In placing your child for adoption, remember that there may be times that you may not want to see pictures or have updates about your child; that is perfectly natural. You might be in the healing process and unable to handle seeing a picture or you may feel that doing so would reopen wounds. If you have an adoptive family with whom you have a relationship, they will understand; however, you need to communicate those needs and feelings with them so that you are not bombarded with pictures or updates at a time when you are not ready. 

Will I regret my decision to place my baby for adoption?

After placing a baby for adoption or making an adoption plan, your life will have its ups and downs and you may be in a different place than you were when your baby was born. You may have moments that you look at your current life and think that you could handle being a parent right then. What you must always remember is that you came to the decision to make an adoption plan and, although things might be better, you thought that it was best at the time to place your child for adoption.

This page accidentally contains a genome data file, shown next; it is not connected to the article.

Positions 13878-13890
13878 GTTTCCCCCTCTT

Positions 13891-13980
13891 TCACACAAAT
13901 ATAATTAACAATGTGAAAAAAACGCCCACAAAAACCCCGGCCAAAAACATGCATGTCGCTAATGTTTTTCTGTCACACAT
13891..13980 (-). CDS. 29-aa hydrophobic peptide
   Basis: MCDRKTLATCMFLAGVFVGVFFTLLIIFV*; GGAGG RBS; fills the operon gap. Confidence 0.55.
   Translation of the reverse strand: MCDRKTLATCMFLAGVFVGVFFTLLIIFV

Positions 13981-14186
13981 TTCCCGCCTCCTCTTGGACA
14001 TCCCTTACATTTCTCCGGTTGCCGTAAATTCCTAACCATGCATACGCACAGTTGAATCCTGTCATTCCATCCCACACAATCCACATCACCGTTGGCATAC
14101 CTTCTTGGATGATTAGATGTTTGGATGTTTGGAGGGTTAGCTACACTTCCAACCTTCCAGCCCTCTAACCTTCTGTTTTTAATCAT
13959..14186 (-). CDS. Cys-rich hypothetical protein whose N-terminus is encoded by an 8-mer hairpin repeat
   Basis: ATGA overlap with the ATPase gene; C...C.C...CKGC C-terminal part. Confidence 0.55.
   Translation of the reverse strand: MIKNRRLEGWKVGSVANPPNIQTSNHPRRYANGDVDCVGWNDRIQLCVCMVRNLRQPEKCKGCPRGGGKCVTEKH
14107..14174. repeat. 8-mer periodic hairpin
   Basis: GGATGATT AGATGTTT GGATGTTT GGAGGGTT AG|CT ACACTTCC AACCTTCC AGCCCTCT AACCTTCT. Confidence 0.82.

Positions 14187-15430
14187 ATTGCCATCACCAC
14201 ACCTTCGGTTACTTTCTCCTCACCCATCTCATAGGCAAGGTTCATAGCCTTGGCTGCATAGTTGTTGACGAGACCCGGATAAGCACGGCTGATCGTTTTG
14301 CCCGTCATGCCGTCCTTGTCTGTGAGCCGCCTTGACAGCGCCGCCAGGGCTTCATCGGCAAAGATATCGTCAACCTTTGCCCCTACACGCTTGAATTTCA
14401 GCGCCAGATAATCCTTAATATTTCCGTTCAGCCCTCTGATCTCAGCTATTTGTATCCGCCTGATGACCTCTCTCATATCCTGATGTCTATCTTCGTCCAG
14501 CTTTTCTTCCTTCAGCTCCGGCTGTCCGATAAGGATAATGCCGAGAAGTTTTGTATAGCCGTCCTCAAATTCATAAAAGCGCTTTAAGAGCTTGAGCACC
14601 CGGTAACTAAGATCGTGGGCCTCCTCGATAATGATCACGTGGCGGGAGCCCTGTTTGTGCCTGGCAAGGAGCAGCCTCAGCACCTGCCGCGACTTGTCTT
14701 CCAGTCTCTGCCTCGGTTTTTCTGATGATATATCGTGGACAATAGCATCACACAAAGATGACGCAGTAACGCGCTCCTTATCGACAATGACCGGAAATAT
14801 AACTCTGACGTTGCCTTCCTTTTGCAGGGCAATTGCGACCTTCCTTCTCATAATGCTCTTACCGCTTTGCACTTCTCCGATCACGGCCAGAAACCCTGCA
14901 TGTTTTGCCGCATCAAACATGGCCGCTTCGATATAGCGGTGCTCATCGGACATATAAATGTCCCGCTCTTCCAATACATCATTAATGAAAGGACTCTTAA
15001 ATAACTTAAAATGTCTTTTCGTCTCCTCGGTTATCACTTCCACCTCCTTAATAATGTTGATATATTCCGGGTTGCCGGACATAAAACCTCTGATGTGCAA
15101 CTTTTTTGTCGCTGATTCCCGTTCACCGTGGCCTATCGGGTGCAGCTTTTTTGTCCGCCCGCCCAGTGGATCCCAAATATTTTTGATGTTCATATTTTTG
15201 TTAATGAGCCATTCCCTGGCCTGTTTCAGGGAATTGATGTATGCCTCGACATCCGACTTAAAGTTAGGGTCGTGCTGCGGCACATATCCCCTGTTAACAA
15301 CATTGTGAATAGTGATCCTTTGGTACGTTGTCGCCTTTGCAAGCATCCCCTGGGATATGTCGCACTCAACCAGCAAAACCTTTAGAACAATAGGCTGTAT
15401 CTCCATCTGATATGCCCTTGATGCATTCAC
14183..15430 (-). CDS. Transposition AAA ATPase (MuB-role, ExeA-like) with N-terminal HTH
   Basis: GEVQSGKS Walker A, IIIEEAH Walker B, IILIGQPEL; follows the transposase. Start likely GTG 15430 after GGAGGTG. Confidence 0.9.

If you believe you need counseling or help with emotions regarding your adoption, whether it is weeks, months, or even years later, you must reach out to someone for help. It is normal to have times of sadness around birthdays or holidays, and you must decide what works best for you to get through those times. You may take the day your child was born to reflect by looking at pictures or even having a phone call or video chat with the adoptive family, or you may choose to do something special for yourself on that day. Whatever you choose, always know that you are making the decision based on what your emotions can handle at the time. 

All in all, no matter what brought you to decide to place your child for adoption, always remember that you are giving or have given someone the greatest gift imaginable—the gift of family. 

Marcy Pederson
Marcy Pederson